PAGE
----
BTW, I would stay away from soda drinks - even the diet ones. It's been interesting to see the studies going on regarding the diet ones. There actually seems to be mounting evidence that they actually cause hunger and contribute to being over-weight. There are all kinds of tea available now and I also drink lots of fruit juices. BTW, every time I turn around I hear of a therapist telling patients "don't drink coffee." There simply is no clinical evidence to support this or to support the claim that lymphers should not drink it. I don't see any problem in someone having a cup or two.

As I said too, the encouraging thing about eliminating junk food/fast food etc from you diet is that after a while, you'll find yourself not craving them any longer.

Do stay away from these "starvation" diets. They are miserable, usually don't work and are just bad news.

But, do talk this over with your medical providers some that you can put together a diet specifically for you and your needs.

The same thing with exercise. Exercise is essential for over-all health anyway. Plus, one of the two main ways lymph moves through our bodies is through exercise that kind of helps "pump" it along. So, it is essential in helping to managing the lymphedema.

take a look at our page on exercise:

Exercises for Lymphedema ... lymphedema

At the bottom of the page is a list of links with articles about all kinds of exercise.

I would specifically recommend starting off with low-impact exercise, flexibility and stretch exercises. Stay away from the higher impact ones unless you are cleared by your doc. You don't want to do anything that will cause problems with the knee replacement. Set aside a specific time each day where you can run through the exercises. Start of slow with shorter sessions. As you build up, you can always increase both the time doing exercise and the type/intensity of the exercise.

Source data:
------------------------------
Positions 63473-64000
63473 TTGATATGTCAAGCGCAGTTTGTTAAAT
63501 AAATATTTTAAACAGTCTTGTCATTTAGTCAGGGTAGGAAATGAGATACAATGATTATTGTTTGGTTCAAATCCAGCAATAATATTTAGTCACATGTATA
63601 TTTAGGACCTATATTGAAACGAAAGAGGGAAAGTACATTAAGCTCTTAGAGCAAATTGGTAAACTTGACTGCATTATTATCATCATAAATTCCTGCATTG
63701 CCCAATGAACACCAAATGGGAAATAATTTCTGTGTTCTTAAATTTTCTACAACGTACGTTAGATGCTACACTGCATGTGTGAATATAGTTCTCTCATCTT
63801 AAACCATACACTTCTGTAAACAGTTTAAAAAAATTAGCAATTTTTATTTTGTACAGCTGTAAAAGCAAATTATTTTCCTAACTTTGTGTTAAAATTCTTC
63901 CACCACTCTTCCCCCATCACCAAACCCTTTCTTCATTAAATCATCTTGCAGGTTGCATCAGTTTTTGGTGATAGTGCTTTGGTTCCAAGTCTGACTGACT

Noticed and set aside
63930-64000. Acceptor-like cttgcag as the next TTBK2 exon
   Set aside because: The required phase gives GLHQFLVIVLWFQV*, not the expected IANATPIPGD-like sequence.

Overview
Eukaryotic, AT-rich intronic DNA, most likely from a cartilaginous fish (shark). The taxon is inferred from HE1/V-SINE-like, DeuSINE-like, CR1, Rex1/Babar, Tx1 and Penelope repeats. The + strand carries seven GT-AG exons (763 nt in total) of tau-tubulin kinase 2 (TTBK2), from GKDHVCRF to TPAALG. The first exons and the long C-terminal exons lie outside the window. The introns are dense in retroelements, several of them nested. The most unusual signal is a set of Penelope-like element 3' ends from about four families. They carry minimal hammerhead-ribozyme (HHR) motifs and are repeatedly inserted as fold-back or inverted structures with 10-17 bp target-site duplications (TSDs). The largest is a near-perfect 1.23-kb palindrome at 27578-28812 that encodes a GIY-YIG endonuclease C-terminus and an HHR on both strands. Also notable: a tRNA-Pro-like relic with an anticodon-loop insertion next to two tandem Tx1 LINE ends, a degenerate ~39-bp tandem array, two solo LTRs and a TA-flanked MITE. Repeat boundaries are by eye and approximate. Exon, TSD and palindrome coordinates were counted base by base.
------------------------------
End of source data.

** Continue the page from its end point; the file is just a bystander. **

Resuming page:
Also, if you use compression wraps or compression garments, you should have them on when exercising.

Compression stockings are such a hassle getting on. There simply is no way I have found to make it easier. However, I will say that if they are especially difficult, they may be the wrong size. If you were measured for them, I would go back to the person who did the measuring and then the company that you bought them from. They absolutely will need to correct this.

If they are "off-the-shelf" stockings, there isn't much you can do except try getting a slightly larger size. that's the one major problem with these OTS stockings. It seems it is almost impossible to get ones that reall fit the way they are suppose to. Remember too that stockings that don't fit correctly or are too tight can lead to increase swelling and/or even a blood clot. What every you do, you want to avoid this.

Hope this at least gets you started.

BTW, you may find these two pages helpful too:

Leg Lymphedema ... lymphedema

Cellulitis ... ulitis.htm

My very best to you :!: :!:

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Re: Newbie from Aus

Postby kittybet » Sun May 09, 2010 11:50 pm


Also new to forum and from Aussie. I live in WA up north- very hot here. Good to "meet " you Kittybet
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Re: Newbie from Aus

Postby Ravenfiree » Wed Nov 17, 2010 7:59 am

Hi Ellie

I'm also from Australia and recently found this site

i know this post was back in feb this year so any news or luck on finding anyone or clinics in Aus?

Alot of doctors are clueless over here and im sure you agree
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Re: Newbie from Aus

Postby patoco » Thu Nov 18, 2010 9:57 am

Hi Ravwenfree

You are so right, most doctors are clueless still when it comes to lymphedema.

I really remain very very puzzled about this as the number of people with LE is literally in the millions. What other medical condition can you think of that so many people have a condition, but it remains in the dark.